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SCOTUS blocks lower court redrawing Texas redistricting maps again, so what’s next?

SCOTUS blocks lower court redrawing Texas redistricting maps again, so what’s next?

5-4 split

Texas’ Congressional and state legislative district maps have been bouncing around the federal court system for months. Tuesday, the Supreme Court blocked an order from the lower court that required new maps redrawn.

Redrawing maps would create new districts and ultimately favor Democrats in upcoming elections.

At the heart of the district maps battle are allegations that maps drawn after the 2010 census were essentially racist and thus unconstitutional and contradictory to the Voting Rights Act.

The New York Times has the breakdown:

The Supreme Court on Tuesday blocked rulings from a federal court in Texas that had called for revisions to congressional and state legislative districts in the state after the court found that the districts violated the Constitution and the Voting Rights Act.

The Supreme Court’s brief order, in a long-running dispute over legislative maps drawn after the 2010 census, made it more likely that the 2018 election will be held using maps rejected by a three-judge panel of the Federal District Court for the Western District of Texas, in San Antonio. The Supreme Court’s order will remain in place while it considers the state’s appeal.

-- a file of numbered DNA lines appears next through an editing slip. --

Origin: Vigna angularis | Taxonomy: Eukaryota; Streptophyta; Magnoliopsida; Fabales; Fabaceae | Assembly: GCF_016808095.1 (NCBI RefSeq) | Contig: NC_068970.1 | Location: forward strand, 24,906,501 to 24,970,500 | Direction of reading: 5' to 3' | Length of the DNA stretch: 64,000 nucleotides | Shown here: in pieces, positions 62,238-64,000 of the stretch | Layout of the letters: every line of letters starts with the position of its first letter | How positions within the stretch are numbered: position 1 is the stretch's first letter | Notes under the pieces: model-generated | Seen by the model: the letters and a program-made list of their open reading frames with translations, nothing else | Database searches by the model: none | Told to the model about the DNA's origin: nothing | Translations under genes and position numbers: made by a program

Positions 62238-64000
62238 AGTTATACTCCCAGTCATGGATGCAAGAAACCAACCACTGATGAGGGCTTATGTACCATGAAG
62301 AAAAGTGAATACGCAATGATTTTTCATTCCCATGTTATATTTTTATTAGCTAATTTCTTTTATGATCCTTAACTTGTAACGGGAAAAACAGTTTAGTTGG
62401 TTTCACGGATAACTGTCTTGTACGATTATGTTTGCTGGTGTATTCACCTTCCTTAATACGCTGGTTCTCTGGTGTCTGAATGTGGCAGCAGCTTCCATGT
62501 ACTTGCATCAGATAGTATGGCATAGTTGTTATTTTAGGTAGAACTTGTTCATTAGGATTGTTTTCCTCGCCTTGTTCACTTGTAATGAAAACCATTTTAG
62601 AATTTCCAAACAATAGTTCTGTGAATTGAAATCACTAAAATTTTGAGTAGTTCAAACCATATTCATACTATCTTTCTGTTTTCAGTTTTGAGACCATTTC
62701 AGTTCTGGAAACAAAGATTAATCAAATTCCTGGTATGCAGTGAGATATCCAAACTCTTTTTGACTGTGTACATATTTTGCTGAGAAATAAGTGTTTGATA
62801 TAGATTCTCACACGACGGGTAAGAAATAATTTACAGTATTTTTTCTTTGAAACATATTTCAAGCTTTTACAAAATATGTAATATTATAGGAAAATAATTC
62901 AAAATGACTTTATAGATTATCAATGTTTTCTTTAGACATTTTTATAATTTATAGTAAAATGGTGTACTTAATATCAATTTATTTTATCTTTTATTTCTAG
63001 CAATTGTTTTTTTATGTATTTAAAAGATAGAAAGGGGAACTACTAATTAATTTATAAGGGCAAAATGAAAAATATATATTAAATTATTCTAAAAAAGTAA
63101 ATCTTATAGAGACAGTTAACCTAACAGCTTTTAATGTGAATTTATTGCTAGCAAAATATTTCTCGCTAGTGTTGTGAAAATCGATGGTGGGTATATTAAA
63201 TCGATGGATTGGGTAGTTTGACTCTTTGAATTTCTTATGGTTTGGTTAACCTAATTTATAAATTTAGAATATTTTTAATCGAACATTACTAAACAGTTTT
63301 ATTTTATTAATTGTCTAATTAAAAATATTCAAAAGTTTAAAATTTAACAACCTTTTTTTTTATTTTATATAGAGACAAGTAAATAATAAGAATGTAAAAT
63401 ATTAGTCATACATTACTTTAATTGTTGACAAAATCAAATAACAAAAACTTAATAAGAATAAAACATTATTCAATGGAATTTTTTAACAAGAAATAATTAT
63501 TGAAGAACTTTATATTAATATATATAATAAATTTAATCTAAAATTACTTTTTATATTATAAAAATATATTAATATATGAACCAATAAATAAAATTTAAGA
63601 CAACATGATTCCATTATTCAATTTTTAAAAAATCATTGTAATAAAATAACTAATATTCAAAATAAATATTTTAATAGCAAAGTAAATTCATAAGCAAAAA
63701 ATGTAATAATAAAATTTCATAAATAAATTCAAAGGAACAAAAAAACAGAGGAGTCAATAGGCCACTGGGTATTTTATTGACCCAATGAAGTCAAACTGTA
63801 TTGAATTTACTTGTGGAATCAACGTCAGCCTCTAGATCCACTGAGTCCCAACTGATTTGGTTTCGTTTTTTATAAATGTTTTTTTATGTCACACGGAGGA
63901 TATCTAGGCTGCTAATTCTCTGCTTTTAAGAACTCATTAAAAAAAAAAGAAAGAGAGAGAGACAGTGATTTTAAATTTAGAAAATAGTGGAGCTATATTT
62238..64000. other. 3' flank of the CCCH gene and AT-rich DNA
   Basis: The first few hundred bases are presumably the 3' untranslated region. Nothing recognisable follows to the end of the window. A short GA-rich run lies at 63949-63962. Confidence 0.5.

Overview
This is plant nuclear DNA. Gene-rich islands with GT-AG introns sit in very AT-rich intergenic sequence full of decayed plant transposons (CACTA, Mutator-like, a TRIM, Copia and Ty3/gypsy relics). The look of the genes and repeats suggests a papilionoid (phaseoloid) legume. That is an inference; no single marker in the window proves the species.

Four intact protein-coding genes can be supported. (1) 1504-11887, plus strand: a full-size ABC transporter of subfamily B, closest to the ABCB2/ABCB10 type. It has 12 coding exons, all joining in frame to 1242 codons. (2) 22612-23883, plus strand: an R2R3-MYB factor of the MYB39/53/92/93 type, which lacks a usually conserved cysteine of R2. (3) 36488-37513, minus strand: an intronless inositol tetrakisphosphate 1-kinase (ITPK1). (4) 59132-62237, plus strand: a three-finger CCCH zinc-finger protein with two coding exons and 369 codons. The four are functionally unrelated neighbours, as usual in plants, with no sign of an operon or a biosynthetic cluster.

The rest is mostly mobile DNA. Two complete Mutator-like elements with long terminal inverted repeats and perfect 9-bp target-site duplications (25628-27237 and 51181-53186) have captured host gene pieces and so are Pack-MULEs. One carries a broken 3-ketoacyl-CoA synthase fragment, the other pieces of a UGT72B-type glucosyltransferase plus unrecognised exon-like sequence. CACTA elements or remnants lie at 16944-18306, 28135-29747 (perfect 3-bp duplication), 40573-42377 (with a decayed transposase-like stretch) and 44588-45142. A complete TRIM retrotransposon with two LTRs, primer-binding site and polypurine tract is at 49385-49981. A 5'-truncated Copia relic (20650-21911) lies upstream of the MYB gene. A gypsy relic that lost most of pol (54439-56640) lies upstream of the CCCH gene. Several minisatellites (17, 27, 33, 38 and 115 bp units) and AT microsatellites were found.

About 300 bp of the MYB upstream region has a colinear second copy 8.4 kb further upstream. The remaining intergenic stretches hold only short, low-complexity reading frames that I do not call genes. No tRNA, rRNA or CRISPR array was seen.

The vote was 5 to 4 and divided along ideological lines, with the court’s more conservative members in the majority.

The court in San Antonio had ruled that a congressional district including Corpus Christi denied Hispanic voters “their opportunity to elect a candidate of their choice.” The court rejected a second congressional district stretching from San Antonio to Austin, saying that race had been the primary factor in drawing it.

In a separate decision, the court found similar flaws in several state legislative districts.

There was an odd wrinkle in the case: The Texas court itself had for the most part endorsed the maps in 2012, after the Supreme Court rejected earlier ones and told the court to try again. The 2012 maps, the panel later said, had been considered in haste in advance of pending elections. In 2013, the Texas Legislature decided not to draw new maps and instead mostly adopted the one drawn by the court in San Antonio.

So what’s next? Rick Hasen at Election Law Blog explain:

In two orders, with all of the conservative Republican-appointed Justices voting in favor and all the liberal Democratic-appointed Justices opposed, the Supreme Court put on hold a lower court order for Texas to redraw congressional and state house district lines to cure voting rights problems. The lower court had found that some of the districts were drawn with a racially discriminatory intent, some were drawn with a racially discriminatory effect, and some were unconstitutional racial gerrymanders. Had the lower court order been put into effect, there would have been some new districts (which would have benefitted Democratic and minority voters in Texas) for the 2018 elections. Now, it is unlikely that such a remedy could be in place before 2020, the last elections before the next round of redistricting.